The psychiatric model tells the single mother of 3 who is exhausted from her 60 hour working week and lack of sustainable living wage that she has depression. It tells the young person worrying about climate change that they have an anxiety disorder. It tells the older person worried about contracting covid that he has OCD tendencies, the young black man constantly harassed by the police that he has paranoia and the traumatised victim of rape that she has a personality disorder. It is the same model that, up until the 1980s, medicalised homosexuality as medical disorder for the ‘sexually deviant’. And it is the same model that allows us to absolve murderous acts of violence, misogyny, racism, homo/transphobia, ableism and claim ‘mental illness’ as the only logical answer.

Wayne Couzens did what he did because he had power as a police officer that was given to him by the state. The routine violence against women and non-binary people has never been the result of a chemical imbalance, but because of an illness in our society. And for as long as we uphold the medicalisation of human behaviour, and ignore the structures in place that enable and promote this violence, it will never be a safe place.

If you’ve been following the news recently you’ll know there have been a huge number of protests against the upcoming Police, Crime, Sentencing and Courts Bill under the name Kill The Bill. This bill seeks to give police even more powers than they currently have, enabling them to stop and search people with no reason and to arrest people they just don’t like the look of. For many of us this is an immediate threat to our community and an extension of the horrifying SIM programme that has been brought into various NHS trusts – everywhere you turn vulnerable people are being blamed for the violence that is enacted on them.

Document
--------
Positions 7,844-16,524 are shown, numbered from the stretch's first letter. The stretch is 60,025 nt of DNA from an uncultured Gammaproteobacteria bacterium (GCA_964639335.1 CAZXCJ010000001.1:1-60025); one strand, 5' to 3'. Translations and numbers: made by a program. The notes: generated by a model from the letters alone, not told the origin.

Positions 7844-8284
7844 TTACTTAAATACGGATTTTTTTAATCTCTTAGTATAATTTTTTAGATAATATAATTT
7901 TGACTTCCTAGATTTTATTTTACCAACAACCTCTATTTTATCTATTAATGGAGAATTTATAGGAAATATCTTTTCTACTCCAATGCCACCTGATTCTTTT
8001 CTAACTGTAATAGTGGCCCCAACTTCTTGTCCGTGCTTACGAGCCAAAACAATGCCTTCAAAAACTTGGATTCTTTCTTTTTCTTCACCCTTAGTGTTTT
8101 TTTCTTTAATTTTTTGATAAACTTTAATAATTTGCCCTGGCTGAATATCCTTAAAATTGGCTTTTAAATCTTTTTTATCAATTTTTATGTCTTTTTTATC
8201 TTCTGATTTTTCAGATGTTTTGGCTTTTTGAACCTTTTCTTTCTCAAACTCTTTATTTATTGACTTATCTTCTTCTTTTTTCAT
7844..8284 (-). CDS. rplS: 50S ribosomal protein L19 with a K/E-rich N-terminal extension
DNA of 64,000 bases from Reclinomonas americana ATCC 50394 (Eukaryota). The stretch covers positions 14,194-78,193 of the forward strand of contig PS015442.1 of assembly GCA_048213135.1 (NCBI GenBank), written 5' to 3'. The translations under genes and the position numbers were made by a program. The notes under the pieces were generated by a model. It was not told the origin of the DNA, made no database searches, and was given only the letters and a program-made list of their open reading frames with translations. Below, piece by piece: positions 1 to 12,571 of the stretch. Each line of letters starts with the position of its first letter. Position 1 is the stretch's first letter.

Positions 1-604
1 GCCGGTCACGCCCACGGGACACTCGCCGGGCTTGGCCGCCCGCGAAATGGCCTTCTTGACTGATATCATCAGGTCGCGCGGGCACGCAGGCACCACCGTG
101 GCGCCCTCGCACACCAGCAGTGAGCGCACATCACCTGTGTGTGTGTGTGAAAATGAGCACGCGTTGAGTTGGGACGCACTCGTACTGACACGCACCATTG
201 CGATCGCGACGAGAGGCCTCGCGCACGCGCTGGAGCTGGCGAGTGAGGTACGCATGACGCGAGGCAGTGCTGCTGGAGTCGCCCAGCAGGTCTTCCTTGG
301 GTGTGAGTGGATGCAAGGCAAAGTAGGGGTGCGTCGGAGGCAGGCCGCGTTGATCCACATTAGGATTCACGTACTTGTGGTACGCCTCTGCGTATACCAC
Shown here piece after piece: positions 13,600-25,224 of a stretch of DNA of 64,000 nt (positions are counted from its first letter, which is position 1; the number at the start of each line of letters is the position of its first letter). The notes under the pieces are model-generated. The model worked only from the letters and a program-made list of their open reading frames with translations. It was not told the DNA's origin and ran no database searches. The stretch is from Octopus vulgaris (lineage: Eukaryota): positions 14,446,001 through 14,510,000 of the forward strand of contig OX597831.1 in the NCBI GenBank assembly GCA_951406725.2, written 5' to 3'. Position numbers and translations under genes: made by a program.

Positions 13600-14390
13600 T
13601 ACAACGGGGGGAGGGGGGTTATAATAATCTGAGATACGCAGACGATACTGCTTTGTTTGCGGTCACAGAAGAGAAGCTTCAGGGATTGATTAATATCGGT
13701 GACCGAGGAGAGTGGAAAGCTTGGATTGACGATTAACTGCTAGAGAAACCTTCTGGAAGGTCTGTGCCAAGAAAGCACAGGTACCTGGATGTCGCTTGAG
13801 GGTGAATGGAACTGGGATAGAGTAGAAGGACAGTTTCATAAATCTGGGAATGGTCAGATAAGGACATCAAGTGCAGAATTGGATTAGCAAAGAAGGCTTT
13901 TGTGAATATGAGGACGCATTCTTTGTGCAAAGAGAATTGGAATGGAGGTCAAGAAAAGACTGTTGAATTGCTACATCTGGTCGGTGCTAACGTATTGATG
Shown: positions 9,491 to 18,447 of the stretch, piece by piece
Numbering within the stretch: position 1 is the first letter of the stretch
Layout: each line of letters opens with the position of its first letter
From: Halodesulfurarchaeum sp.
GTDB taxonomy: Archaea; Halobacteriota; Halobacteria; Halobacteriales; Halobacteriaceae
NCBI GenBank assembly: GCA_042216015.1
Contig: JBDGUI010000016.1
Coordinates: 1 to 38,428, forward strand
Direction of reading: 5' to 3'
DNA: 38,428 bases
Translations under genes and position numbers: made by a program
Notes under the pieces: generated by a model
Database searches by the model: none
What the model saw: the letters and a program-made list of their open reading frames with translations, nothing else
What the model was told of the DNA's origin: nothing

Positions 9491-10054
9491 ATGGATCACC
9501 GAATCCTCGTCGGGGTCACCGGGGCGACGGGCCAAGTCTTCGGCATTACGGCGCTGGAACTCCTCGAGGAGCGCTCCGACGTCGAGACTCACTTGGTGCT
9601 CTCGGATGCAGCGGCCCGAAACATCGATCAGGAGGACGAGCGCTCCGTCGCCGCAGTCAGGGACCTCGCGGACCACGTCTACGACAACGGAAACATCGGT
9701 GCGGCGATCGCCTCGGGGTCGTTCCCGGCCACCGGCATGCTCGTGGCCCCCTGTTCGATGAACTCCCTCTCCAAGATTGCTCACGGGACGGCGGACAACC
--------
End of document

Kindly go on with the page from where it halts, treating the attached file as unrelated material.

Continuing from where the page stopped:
Feminist abolitionist direct action group Sisters Uncut were at the forefront of many of these KillTheBill protests and have maintained a watchful eye over the metropolitan police force, documenting and calling out the repetitive violence and coercion performed by serving officers. As a result of this never ending stream of news they have decided to help skill up communities across the UK via a series of ‘CopWatch’ trainings. These trainings focus on bystander intervention and pose the question, how different could things have been if people had intervened with Sarah Everard. 

Up to 4,500 people in mental health crisis were unlawfully held in police custody in England and Wales in a year. Our community is and will continue to be harassed and affected by the state unless we begin to find ways to hold the police accountable for their actions and find ways to protect ourselves and our communities. We keep each other safe! It is only through beginning to implement abolitionist approaches in our lives that we can start to change these numbers, that we can make sure there are no more Sarah Everards, no more state violence against the most vulnerable – or even just those walking home. 

Liv Wynter

Liv Wynter is a live artist, writer, and organiser. Liv has been performing internationally since 2015, making live art that centres around radical action, community, and power. Their most recent work, ‘Rise of the Refrain (Aug 2021)’, posed the question, what happens if a Greek chorus forms a direct action group? Their anarchist musical theatre debut, ‘And So The Choir Gathers, Before It is Too Late (Nov 2019)’, explored the history of two tone and antifascist skinhead culture and sold out over 5 nights at The Bunker. Liv has gone on to cause chaos through their personal practice, as well as their commitment to antifascist, antisexist, and anticapitalist organising at a grassroots level. During 2020/21, Liv was a peer support coordinator at Hearts & Minds, and a support worker at The Outside Project, later becoming part of the team that opened STAR Refuge. Liv is the host for time out award winning Queer House Party. Quit your job, join a band, start a gang.

Ros B

Ros is a writer, mental health service survivor, trainer and organiser. Ros can often be found lifting heavy things in the gym or punching people in the ring in order to prepare for the revolution. Ros has lived experience of the criminal justice system and the mental health system and is dedicated to working towards the abolition of both these structures. They love reading and learning and being inspired by the abolitionist organisers they’re surrounded by, while patiently waiting for everything to be burnt down.